Prior to 2014, if a freelancer, consultant or sole proprietor needed to purchase health insurance, they could do so year-round, pending approval from the insurance provider. But with the passing of the Affordable Care Act in 2010, year-round enrollment became a thing of our past. Currently, enrollment is only allowed during a scheduled period of time, known as open enrollment, or when a qualifying life event occurs.
When is Open Enrollment?
In the individual health insurance market, whether through the government exchange or direct with an insurer, open enrollment occurs for 45 days, and as of 2018, those 45 days occur from November 1 - December 15. Coverage under plans selected during open enrollment typically begin January 1 of the following year.
However, open enrollment isn’t just for solo entrepreneurs. Small businesses with less than 50 employees that sponsor healthcare for their staff are also required to adhere to the open enrollment period. During this time period, employees who have recently become eligible, or who wish to change their plans, can do so. Employer sponsored health plans may have enrollment periods that differ from the government marketplace; however, the period is usually in the fall and new coverage still begins on January 1 of the next year.
And while small businesses are not legally required to offer health insurance, it has become more widely accepted as a good business practice. Not only do good employee benefits help attract and retain top talent, but a healthy workforce makes for a productive workforce. Read this blog post to find out more about ACA penalties for failure to offer affordable coverage.
A study found half of all businesses with fewer than 50 employees still provide workers the option to sign up for health benefits, even though they aren’t legally required to do so, as part of their overall business strategy.
Health Insurance Qualifying Events
It’s a small window of time to make a big decision, and for employees taking out health care for the first time and the busy sole proprietor, the enrollment period window can be missed resulting in added stress and worry due to lost coverage or the inability to change plans. Now what?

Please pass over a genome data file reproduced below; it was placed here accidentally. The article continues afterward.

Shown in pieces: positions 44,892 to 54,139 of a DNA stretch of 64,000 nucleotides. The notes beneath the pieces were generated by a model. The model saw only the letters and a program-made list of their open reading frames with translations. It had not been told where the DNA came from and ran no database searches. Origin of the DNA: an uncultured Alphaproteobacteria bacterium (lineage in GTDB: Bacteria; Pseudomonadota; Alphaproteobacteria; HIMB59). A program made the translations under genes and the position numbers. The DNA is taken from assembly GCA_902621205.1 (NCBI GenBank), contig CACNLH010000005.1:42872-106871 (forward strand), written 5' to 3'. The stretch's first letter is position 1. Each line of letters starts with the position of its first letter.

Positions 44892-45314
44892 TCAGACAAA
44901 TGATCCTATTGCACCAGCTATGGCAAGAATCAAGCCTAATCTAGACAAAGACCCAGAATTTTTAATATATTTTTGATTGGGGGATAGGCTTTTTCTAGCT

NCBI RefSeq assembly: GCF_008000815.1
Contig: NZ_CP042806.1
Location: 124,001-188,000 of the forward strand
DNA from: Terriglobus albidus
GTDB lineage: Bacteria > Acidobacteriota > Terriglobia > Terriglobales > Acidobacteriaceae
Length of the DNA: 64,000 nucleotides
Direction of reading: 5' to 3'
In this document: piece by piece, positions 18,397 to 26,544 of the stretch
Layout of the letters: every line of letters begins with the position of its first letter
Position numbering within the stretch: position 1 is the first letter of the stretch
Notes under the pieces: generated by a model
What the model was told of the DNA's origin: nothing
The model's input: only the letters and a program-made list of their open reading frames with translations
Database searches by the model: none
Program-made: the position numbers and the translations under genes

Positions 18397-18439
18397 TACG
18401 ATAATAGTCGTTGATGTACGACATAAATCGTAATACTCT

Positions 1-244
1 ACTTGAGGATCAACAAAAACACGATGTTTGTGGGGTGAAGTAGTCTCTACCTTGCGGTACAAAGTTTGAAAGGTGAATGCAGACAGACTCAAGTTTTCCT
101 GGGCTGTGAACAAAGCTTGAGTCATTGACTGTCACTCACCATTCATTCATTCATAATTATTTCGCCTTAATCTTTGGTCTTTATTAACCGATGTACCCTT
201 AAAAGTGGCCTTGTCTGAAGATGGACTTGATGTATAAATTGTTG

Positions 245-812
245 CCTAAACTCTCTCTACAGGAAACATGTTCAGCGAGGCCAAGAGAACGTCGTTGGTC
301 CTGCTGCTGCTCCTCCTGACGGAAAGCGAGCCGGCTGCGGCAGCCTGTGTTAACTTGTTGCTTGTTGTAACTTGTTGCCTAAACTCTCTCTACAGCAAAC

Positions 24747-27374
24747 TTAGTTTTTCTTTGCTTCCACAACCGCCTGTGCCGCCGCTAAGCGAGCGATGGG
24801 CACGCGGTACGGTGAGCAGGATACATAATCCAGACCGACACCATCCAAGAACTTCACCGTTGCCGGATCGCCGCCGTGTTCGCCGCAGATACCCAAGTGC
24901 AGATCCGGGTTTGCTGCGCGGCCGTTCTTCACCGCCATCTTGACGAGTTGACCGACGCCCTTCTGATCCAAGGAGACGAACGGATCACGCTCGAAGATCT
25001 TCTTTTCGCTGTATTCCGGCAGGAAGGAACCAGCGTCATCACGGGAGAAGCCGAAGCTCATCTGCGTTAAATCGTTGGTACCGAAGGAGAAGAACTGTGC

The only exception to open enrollment is if the employee or solo entrepreneur has a qualifying life event. Certain “qualifying life events”, like getting married or having a baby, allow the affected employee to make health insurance plan changes outside of your business’ open enrollment period. The qualifying event period is typically a 31-day period from when the qualifying life event occurred. These extenuating circumstances, or qualifying life events, include:
- Changes in Household
- Getting married.
- Having a baby, adopting a child or placing a child for foster care.
- Getting divorced or legally separated AND losing health insurance coverage.
- Having someone on your plan die.
- Loss of Health Insurance in the Past 31 Days or Next 31 Days
- Losing job-based coverage.
- Losing individual health coverage for a plan or policy you bought yourself.
- Losing eligibility for Medicaid or CHIP.
- Losing eligibility for Medicare.
- Losing coverage through a family member.
- Expiring COBRA coverage.
- Aging off of a parent's plan.
The PEO Difference
When you partner with a PEO, like Axcet HR Solutions, for your business’ HR needs, you’ll gain access to Fortune 500 benefits small businesses typically don’t have access to, and at an affordable rate. Axcet HR Solutions has more than 30 years’ experience delivering quality medical benefits to Kansas City businesses. When you choose us to administer your business’ employee benefits, you’ll experience these great perks:
- Join any time.
- Choose from multiple plan options.
- Be fully-insured and know your costs every month - no surprises.
- Composite rates smooth out the premium highs and lows among employees.
- The most competitive rates in the Kansas City-area.